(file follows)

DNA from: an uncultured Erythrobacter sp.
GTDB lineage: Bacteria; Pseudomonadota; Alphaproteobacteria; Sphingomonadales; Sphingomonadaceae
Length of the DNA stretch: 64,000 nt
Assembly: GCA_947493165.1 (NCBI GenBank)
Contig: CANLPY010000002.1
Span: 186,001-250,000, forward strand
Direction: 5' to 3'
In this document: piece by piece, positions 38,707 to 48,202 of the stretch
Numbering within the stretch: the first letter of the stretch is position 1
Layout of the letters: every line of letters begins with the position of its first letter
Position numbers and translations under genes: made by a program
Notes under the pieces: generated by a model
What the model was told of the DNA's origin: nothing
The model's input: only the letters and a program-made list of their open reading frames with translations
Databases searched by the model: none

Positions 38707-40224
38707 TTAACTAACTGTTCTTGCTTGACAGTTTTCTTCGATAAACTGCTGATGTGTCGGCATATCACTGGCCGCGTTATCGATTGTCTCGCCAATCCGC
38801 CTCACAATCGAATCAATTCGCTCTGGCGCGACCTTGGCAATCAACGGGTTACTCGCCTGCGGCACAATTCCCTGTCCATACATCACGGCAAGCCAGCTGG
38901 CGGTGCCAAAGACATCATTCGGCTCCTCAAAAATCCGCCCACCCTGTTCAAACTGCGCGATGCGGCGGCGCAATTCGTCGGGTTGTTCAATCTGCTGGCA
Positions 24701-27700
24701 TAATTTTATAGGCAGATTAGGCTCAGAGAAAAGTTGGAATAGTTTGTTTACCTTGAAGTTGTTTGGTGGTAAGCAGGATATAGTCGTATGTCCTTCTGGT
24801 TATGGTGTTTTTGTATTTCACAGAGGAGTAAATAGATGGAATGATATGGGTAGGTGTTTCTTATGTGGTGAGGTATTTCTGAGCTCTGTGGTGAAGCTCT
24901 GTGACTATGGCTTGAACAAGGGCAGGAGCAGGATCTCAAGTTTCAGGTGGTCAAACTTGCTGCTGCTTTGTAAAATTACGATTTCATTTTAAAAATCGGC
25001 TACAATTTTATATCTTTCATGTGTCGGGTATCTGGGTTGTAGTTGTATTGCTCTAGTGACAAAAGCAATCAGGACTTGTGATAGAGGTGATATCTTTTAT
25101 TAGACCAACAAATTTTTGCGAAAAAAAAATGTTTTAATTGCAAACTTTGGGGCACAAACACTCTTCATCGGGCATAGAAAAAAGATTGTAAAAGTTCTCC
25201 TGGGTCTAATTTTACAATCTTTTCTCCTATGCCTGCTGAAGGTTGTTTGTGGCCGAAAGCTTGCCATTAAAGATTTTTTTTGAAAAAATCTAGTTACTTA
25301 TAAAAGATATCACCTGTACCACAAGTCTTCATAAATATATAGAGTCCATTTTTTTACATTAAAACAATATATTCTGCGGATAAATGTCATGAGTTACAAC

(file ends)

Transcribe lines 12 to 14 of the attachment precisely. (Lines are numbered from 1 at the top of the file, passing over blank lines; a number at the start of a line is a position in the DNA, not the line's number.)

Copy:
Notes under the pieces: generated by a model
What the model was told of the DNA's origin: nothing
The model's input: only the letters and a program-made list of their open reading frames with translations